Rangers offensive attack powerless in second shutout of series

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NEW YORK -- Desperation can manifest itself in a myriad of ways in the grind of the Stanley Cup playoffs. Monday night at Madison Square Garden, it settled over the ice near the end of the second period, when the blue-T-shirt-over-business-suit crowd began chanting "Shoot the puck!" in unison.

The Rangers were on their way to a 33rd consecutive power play without even lucking into a goal (they would end the night with their grotesque streak intact at 34). During this foray with the man-advantage, they held the puck in the Penguins zone for about a minute and a half, heeding the pleas of their fans by firing shot after shot in the direction of suddenly unflappable Marc-Andre Fleury.

None found the net, of course, but that didn't stop the crowd from cheering when the Rangers' No. 1 unit skated off. Hey, at least they had tried.

Bylsma, Sutter talk about Penguins' win, next game

Pittsburgh Penguins Brandon Sutter and head coach Dan Bylsma talk to the media from Madison Square Garden in New York. (Video by Peter Diana; 5/6/2014)

With a 2-0 victory and their second shutout in as many nights, the Penguins took a 2-1 series lead against the Rangers, who failed to score on all five of their power plays -- including three in the first 22 minutes, 15 seconds.

"It's been a struggle," Rangers center Mats Zuccarello said. "We can't let it get to our heads. It's not going to get any easier."

As if it wasn't bad enough that New York remained stymied for another night, the Penguins also just happened to score both of their goals within 20 seconds of returning to full strength.

Jussi Jokinen's second-period breakaway goal came eight seconds after the Penguins killed off his holding-the-stick penalty.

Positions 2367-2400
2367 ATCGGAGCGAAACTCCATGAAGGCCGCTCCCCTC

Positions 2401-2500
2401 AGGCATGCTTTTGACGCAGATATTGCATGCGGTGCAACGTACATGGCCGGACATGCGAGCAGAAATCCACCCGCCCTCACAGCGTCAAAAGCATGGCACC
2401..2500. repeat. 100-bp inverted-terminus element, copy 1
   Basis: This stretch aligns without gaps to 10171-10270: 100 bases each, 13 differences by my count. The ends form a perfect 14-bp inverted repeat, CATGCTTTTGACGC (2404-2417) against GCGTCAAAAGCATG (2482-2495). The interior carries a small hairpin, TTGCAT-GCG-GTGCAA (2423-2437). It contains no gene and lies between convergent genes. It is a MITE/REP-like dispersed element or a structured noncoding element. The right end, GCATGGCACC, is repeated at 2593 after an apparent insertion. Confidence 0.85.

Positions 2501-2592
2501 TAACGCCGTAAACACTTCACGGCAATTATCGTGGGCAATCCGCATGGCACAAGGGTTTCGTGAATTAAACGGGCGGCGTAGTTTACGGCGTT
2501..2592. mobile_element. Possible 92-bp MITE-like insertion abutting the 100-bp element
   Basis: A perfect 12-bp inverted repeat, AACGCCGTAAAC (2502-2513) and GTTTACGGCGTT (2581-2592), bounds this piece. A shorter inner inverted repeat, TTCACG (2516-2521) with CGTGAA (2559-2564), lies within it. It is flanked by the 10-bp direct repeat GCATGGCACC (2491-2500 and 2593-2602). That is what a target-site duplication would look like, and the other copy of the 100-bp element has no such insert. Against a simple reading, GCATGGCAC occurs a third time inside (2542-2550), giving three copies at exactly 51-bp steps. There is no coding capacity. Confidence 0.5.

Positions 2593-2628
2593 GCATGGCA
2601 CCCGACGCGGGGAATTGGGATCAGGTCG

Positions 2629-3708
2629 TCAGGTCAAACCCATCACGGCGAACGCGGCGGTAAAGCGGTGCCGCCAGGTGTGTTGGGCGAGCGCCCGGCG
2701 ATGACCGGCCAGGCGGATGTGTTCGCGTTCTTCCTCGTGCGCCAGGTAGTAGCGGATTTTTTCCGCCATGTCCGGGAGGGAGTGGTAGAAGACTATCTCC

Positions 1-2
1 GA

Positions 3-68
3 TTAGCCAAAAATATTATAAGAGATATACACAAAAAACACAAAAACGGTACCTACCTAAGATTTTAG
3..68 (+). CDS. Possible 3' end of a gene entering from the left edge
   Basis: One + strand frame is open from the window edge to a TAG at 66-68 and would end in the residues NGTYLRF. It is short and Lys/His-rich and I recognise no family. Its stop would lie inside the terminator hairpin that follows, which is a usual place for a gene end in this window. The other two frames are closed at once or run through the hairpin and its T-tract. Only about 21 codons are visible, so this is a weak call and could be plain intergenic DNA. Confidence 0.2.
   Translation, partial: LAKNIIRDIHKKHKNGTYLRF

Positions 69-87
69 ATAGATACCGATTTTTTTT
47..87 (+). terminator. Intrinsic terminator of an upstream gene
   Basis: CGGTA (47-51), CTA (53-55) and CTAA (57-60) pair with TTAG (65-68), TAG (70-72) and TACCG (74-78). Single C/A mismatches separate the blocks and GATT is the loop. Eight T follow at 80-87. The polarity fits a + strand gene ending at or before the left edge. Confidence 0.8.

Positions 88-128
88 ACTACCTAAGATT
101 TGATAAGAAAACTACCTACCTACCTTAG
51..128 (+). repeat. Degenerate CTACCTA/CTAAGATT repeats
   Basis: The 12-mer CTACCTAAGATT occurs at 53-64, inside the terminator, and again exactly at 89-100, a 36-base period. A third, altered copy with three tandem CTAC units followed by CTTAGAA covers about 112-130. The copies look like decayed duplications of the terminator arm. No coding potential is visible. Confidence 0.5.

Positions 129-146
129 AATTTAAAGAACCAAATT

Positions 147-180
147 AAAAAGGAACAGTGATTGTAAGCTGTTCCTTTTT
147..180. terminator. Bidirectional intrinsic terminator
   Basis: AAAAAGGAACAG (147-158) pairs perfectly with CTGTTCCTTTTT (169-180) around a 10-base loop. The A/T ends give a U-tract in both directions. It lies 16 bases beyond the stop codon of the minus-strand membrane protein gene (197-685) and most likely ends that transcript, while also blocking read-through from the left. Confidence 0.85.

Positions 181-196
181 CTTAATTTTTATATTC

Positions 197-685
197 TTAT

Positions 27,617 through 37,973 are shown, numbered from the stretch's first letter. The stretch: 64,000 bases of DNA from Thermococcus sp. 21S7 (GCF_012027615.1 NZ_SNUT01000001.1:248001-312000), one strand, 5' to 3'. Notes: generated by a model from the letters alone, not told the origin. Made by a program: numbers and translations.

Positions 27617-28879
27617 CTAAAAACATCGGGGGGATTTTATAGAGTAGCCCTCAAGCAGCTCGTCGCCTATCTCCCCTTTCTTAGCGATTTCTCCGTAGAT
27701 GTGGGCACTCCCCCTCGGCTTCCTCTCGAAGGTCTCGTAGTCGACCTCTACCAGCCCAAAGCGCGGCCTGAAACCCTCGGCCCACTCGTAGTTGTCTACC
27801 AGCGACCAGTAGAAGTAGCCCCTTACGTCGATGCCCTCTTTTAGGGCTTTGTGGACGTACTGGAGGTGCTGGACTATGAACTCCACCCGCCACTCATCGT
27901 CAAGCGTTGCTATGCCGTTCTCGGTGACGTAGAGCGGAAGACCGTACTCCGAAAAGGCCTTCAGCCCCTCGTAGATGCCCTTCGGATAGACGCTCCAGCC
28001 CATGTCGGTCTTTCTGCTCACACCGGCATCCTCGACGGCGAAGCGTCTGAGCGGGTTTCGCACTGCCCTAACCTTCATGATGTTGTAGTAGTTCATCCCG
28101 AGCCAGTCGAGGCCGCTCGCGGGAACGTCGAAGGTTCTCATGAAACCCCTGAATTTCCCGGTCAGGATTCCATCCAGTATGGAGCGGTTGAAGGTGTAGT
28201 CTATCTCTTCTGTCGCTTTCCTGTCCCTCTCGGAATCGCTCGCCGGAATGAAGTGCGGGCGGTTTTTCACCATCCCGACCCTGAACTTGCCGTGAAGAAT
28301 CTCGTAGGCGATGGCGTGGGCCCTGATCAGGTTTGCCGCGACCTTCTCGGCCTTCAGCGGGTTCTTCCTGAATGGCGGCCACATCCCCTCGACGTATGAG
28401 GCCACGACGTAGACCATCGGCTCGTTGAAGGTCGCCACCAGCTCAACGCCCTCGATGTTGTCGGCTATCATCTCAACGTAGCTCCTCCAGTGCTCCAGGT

Power outages in Midtown Manhattan make easy scenes for superhero and natural-disaster movies, and, at this point, a tsunami stirring in the nearby Hudson River might be easier to explain than some of the best professional hockey players around failing to find a goal when the rules of the game are handing them chance after chance.

The Penguins practically were daring the Rangers to turn on the electricity in the newly renovated Garden. With 5:16 elapsed in the first period, Marcel Goc shoved the Rangers' Dominic Moore in the face and went to the box for roughing. At 18:15, James Neal's stick found the mouth of Jesper Fast, who bled and therefore sent Neal to the box with a double-minor for high-sticking.

On that power play, the Rangers' Benoit Pouliot began a team-wide attack on the Penguins crossbar.

He would be joined by Martin St. Louis and Zuccarello, whose horizontal deflection off the post defied the laws of physics.

"We hit a bunch of posts, [Fleury] made some saves," St. Louis said. "You know, sometimes you just need a bounce, and we didn't get it. But you have to keep working to get bounces."

Zuccarello said he felt the Rangers were the better team, and they outshot the Penguins, 35-15, to back up his assertion.

"We had the puck a lot more in their zone, more possession," said Rangers defenseman Ryan McDonagh. "We should feel good. We had a lot of good looks.

"It's just a matter of really crashing that net and making it hard on [Fleury] as much as you can."

J. Brady McCollough: bmccollough@post-gazette.com and Twitter @BradyMcCollough.


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